Gay catholic school vice principal: I was told to divorce husband if I wanted to keep job

Mark-Zmuda

Mark Zmuda

The vice principal of a Catholic high school in Washington state who was reportedly dismissed after administrators learned he had married his same-sex partner is speaking out about the experience, saying his superiors gave him the option of divorcing his husband if he wanted to keep his job, The Huffington Post reported.

Mark Zmuda, who previously served as vice principal at Eastside Catholic High School in Sammammish, Wash., told King 5 News that School President Sister Mary Tracy told him he wouldn’t have to resign if he divorced his husband Dana Jergens. Zmuda and Jergens tied the knot in July 2013, roughly seven months after same-sex marriage became legal in Washington state.

“Apparently, the fact that I have a same-sex partner, they’re against that,” Zmuda is quoted as saying. “But I also thought a teaching they were against was divorce.”

An Associated Press report cites school attorney Mike Patterson who said that the vice principal agreed “in two December conversations” that he was resigning from the job, not being fired. The divorce suggestion, he said, was purely hypothetical.

After news of Zmuda’s resignation made national headlines last month, Eastside Catholic students began rallying in support of their former vice principal. Many participated in an on-campus sit-in on Dec. 19, while others took to social media in Zmuda’s defense.

King 5 cites a letter sent home to parents of Eastside Catholic High students which said that anyone involved in campus protests over Zmuda’s departure when classes resumed Jan. 6 would be sent home.

Still, founders of a Facebook page in support of Zmuda (which currently has over 1,500 followers) announced Jan. 6 that Sister Mary Tracy has agreed to meet with students to discuss to issue.

Watch the video here:

 

—  Steve Ramos

Putting our children at risk

David Webb
The Rare Reporter

Child sexual abuse a concern for everyone, especially LGBT parents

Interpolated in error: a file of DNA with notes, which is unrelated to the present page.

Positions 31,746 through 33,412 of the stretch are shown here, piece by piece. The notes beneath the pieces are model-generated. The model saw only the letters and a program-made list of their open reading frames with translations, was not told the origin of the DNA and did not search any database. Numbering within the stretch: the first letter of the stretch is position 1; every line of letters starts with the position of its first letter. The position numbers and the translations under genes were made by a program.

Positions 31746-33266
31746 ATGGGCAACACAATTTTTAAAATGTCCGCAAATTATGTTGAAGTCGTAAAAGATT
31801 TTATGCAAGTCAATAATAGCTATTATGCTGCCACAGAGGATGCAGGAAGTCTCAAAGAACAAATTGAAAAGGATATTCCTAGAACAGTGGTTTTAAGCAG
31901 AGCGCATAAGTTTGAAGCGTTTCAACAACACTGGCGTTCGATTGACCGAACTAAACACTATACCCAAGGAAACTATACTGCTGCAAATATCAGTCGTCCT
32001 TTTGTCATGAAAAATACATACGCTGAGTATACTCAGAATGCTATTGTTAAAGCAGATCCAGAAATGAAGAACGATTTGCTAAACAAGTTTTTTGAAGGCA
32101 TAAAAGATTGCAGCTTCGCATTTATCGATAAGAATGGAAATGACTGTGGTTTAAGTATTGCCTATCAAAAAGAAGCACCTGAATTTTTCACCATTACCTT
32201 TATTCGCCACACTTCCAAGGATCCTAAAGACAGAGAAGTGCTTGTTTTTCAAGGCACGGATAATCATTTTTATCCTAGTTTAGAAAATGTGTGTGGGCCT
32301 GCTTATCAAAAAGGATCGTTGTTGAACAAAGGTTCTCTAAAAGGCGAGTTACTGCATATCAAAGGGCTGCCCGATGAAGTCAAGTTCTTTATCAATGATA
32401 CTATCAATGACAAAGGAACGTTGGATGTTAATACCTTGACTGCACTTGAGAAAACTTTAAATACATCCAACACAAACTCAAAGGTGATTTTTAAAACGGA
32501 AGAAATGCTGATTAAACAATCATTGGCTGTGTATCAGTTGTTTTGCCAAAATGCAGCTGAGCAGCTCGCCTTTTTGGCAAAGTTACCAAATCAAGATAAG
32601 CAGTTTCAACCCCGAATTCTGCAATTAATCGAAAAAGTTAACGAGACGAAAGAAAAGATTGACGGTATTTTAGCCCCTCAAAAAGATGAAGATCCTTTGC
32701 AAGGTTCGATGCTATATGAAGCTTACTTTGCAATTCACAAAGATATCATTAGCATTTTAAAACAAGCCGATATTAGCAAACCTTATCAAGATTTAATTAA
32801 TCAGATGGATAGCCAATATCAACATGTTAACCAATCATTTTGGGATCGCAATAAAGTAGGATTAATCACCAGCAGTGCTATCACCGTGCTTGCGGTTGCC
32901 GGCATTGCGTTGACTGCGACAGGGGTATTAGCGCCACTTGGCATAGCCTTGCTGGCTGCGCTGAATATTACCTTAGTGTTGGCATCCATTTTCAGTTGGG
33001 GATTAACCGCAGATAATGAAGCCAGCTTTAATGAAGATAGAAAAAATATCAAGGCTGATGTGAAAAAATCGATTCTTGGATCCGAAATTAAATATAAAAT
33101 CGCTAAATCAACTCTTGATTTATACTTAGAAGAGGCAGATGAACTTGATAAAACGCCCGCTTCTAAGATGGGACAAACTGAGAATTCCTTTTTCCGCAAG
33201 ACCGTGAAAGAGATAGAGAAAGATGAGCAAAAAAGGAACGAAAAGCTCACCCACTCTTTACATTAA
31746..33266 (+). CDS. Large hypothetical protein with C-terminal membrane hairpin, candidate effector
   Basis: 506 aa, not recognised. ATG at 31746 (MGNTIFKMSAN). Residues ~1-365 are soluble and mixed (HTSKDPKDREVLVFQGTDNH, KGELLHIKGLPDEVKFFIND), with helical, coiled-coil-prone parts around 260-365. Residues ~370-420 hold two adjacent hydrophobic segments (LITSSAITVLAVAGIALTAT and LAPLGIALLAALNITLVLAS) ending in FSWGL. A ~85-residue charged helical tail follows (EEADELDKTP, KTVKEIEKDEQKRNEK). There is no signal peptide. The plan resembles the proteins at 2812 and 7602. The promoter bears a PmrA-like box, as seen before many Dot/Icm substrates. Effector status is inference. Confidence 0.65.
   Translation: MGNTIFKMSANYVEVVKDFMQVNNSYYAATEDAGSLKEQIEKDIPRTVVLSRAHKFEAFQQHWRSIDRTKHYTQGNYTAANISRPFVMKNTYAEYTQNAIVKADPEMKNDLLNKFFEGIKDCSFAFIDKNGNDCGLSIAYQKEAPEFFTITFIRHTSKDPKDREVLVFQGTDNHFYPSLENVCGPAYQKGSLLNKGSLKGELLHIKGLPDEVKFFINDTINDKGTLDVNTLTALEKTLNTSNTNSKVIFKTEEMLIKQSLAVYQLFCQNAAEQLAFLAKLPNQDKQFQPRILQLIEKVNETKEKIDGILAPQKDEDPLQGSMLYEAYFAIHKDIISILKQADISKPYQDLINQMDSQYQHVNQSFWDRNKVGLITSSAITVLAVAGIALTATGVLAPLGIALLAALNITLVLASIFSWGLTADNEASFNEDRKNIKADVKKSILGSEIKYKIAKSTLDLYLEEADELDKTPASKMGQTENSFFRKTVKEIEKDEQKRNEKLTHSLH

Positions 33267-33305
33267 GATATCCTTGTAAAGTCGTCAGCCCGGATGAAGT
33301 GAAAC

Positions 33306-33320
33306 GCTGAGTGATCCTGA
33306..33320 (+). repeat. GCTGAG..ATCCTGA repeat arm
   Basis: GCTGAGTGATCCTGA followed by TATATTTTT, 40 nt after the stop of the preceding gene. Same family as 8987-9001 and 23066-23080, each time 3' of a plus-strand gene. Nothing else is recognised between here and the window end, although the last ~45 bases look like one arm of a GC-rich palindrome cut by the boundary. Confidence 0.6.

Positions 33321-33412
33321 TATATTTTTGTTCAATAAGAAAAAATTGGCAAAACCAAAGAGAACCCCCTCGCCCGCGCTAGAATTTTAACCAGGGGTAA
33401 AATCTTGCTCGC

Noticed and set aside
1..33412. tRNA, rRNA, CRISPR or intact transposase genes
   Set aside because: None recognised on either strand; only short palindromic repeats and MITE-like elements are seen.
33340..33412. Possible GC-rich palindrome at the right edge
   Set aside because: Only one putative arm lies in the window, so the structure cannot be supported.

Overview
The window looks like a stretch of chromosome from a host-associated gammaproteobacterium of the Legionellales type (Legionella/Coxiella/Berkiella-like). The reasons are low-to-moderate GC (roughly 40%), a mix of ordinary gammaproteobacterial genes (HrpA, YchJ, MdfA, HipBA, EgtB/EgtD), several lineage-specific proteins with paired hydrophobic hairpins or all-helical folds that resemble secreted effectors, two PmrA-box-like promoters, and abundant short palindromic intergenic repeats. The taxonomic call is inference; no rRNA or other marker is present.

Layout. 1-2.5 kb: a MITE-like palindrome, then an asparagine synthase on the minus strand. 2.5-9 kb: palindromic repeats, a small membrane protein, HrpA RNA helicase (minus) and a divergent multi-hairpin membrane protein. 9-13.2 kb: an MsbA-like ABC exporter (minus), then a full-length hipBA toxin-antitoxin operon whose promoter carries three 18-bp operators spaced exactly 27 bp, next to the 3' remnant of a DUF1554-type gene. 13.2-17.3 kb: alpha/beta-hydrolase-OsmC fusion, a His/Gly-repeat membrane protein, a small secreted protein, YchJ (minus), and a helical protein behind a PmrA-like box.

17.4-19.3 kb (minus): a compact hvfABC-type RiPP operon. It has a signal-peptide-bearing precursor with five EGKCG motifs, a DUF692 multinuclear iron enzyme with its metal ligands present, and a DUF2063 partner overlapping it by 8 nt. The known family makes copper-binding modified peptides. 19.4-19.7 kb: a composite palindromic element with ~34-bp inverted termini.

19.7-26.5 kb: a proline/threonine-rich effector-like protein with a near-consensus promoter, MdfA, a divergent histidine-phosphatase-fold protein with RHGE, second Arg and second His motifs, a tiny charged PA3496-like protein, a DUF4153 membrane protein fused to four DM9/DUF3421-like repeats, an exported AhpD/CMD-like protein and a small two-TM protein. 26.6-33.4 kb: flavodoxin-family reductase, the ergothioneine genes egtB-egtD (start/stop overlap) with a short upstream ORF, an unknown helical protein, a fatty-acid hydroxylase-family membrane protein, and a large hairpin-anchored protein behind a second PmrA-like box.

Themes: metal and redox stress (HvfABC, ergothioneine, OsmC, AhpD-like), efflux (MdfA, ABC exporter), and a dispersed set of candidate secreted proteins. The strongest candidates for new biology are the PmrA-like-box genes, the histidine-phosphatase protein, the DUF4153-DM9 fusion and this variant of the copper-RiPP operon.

Most people would probably agree there is no resource that a society cherishes more than its children. So it is hard to fathom how sexual predators manage with such apparent ease to carry out horrendous, undetected assaults on children practically under the noses of their families and others who are charged with their protection.

As horrific as the crime of child sexual abuse is, there are no firm estimates of its prevalence because it often goes undetected and is seriously underreported, according to agencies that study child abuse.

Less than 100,000 crimes of sexual abuse are reported each year because children fear telling anyone, and adults who become aware of the activity are often reluctant to contact law enforcement agencies, even though there is usually a legal requirement to do so.

With so many LGBT households now raising children, it is obviously vital that all parents be aware of the tactics used by sexual predators to seduce children without arousing the suspicion of their families, and aware of the symptoms victims of child sexual abuse exhibit.

The critical need for sustained intervention into child sexual abuse recently gained national attention following a grand jury’s indictment of retired Penn State assistant football coach Jerry Sandusky on 40 counts of child sex abuse involving eight victims over a 15-year period. The victims reportedly came into contact with the now 67-year-old, married Sandusky in connection with the Second Mile, a children’s charity the former football coach founded.

Although Sandusky denied, this week in an NBC interview, engaging in any type of sexual activity with the pre-pubescent boys, he acknowledged showering and “horsing around” with them after exercise. He also admitted hugging young boys and putting his hand on their legs when they sat next to him.

His admissions shocked viewers and confirmed in many minds what was already suspected — Sandusky is most likely a pedophile that has taken advantage of young boys with the unwitting complicity of their families.

It is a devastating scandal that will likely rival the one that rocked the Catholic Church a decade ago when it became known that untold numbers of Catholic Church priests sexually abused young boys and violated the trust of their families.

If the charges against Sandusky are true, the accounts by the victims portray a classic pattern of enticement and betrayal practiced by the former football coach in his pursuit of the young boys. Likewise, the lack of action by those who knew about Sandusky’s alleged criminal activity parallel what often happens when the abuser commands power and respect in a community.

Much of the difficulty in combating child sexual abuse can be attributed to its relative youth in terms of public awareness about the crime. The first studies on the molestation of children began in the 1920s, and the first estimate of the prevalence of the crime was reported in 1948.